Guard/forward Travis Busch, who was an important contributor to the Gophers basketball team this season, is telling his friends he might not come back for his fifth year of basketball competition next season. Junior guard Kevin Payton, who was briefly suspended for academic reasons this past season, also might not return.

The Minnesota Football Coaches Association announced it will award eight scholarships to 2009 Minnesota high school football graduates. The scholarships are named after coaches who have made great contributions to the game, including Tom Mahoney, Steve Silianoff, Don Swanson, Dave Nigon, Al Siegle, Les Drechsel, Dave Hylla and Andy Nelson. ... The coaches association also announced its 2009 Hall of Fame inductees: Hylla, DeWayne Johnson, Mike Mahlen and Roger French.

Former Twins catcher Javier Valentin was reassigned by the Nationals on Saturday but opted out to become a free agent instead. Valentin played in 141 games for the Twins between 1997 and 2002 and had spent the past five seasons with the Reds before joining Washington on Feb. 3 as a nonroster invitee. He had been mostly catching with Washington this spring after spending most of his time at first and third base with Cincinnati last year. ... Former Twins righthander Mike Lincoln has a 1.69 ERA in 10 appearances this spring for the Reds. The 34-year-old Lincoln, who made the Reds roster last season after three years out of baseball, has pitched twice this spring against the Twins, the team that drafted him in the 13th round of the 1996 draft.

Former Twins infielder Luis Rodriguez appears set to be the Opening Day shortstop for the Padres, who traded Khalil Greene to the Cardinals in the offseason. "We think Luis Rodriguez is very capable at shortstop," San Diego manager Bud Black told the Sporting News. "He's a little different type of hitter than Khalil. We think Luis is a winning player."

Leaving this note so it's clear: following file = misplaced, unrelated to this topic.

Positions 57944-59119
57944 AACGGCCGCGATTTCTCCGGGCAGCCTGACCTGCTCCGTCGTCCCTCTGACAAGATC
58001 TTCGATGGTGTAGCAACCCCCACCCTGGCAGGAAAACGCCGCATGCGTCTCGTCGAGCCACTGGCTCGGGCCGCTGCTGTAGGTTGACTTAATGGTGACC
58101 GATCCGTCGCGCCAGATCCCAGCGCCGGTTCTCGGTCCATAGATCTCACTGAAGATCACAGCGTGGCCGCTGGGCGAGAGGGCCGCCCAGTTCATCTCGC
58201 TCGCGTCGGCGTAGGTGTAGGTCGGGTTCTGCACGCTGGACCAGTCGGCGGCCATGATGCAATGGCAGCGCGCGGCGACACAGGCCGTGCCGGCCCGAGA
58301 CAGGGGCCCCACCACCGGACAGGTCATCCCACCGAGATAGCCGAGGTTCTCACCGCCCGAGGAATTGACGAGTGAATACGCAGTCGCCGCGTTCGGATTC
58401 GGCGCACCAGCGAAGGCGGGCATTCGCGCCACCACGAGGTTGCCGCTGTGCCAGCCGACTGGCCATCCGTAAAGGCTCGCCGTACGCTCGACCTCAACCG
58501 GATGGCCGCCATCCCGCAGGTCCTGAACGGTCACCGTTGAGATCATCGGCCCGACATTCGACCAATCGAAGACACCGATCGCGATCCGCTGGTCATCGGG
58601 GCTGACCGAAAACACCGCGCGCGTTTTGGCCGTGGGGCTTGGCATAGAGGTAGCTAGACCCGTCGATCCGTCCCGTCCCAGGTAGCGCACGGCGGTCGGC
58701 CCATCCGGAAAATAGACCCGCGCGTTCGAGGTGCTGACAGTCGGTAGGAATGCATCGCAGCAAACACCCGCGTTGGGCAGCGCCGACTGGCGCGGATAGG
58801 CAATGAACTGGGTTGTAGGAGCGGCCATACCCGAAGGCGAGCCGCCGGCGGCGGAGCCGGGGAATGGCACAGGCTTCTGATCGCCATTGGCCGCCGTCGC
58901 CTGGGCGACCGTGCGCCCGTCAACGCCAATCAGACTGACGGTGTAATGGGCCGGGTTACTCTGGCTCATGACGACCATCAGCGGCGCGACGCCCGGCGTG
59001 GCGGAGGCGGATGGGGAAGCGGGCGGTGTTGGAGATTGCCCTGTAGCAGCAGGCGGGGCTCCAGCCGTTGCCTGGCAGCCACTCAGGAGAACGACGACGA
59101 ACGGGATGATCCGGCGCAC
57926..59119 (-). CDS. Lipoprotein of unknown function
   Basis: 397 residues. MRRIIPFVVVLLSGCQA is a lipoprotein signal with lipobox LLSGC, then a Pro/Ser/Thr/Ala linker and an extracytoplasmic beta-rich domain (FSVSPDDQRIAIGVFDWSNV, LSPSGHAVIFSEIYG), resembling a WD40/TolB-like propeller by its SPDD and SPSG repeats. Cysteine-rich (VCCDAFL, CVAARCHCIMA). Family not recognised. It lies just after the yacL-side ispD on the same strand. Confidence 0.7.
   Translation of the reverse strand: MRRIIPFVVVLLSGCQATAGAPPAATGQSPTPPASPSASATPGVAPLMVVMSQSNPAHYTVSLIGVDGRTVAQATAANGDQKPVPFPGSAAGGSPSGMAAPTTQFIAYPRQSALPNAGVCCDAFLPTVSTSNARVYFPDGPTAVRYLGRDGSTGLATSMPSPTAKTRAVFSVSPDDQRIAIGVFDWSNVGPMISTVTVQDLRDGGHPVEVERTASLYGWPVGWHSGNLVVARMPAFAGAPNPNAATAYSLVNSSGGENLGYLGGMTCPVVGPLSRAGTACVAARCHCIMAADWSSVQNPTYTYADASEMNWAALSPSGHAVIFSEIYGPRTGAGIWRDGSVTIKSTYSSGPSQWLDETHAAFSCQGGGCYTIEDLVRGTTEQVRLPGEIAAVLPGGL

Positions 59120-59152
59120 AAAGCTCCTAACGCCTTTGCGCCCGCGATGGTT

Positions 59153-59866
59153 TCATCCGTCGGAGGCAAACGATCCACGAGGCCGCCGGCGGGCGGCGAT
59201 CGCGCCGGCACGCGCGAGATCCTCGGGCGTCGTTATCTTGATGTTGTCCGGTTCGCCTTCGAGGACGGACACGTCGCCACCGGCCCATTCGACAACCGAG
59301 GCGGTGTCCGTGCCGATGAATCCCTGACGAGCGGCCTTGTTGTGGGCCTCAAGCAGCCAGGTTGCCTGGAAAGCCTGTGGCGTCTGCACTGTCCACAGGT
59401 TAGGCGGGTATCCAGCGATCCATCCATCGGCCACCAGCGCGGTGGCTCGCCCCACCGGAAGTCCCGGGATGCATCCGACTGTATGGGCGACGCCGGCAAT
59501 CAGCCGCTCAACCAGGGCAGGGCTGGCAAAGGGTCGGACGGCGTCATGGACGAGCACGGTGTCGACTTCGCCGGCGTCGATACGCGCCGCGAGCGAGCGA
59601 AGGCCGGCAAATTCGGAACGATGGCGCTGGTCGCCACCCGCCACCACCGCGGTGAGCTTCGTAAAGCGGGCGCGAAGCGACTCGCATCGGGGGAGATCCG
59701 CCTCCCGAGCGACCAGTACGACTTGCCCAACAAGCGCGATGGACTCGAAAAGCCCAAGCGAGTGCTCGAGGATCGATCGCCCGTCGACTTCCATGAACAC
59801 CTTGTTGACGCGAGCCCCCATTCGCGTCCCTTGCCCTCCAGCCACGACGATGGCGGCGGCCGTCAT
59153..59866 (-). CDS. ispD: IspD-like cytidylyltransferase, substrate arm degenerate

Former Gophers winger Erik Westrum is the second- leading scorer for Ambri- Piotta of the Swiss-A League with 21 goals and 18 goals in 32 games. ... Former Gopher Jordan Leopold has only one goal in 12 games since being reacquired by the Calgary Flames at the trade deadline after scoring six goals and 14 assists in 64 games for Colorado.

Bobby Knight says he would like to see better officiating in college basketball games. "I'd like to see that the direction from the NCAA improve officiating by sticking with the rules or changing the rules of the game, i.e. something like walking," he said. "That's just gotten out of hand. And there are some things that have gone without being called over the years that I think have really affected the defensive part of basketball. Walking is one; carrying the ball and changing direction with the ball is another one. A third one is offensive play in the post; it's a lot like guys blocking and tackling in football, instead of being regulated according to the rules. I think the rules are great if they're just followed, and that has not been the case for several years. I think it's really hurt the game of basketball as it was intended to be played."

Sid Hartman can be heard weekdays on WCCO AM-830 at 6:40, 7:40 and 8:40 a.m. and on his Podcast once a week at www.startribune.com/sidcast. shartman@startribune.com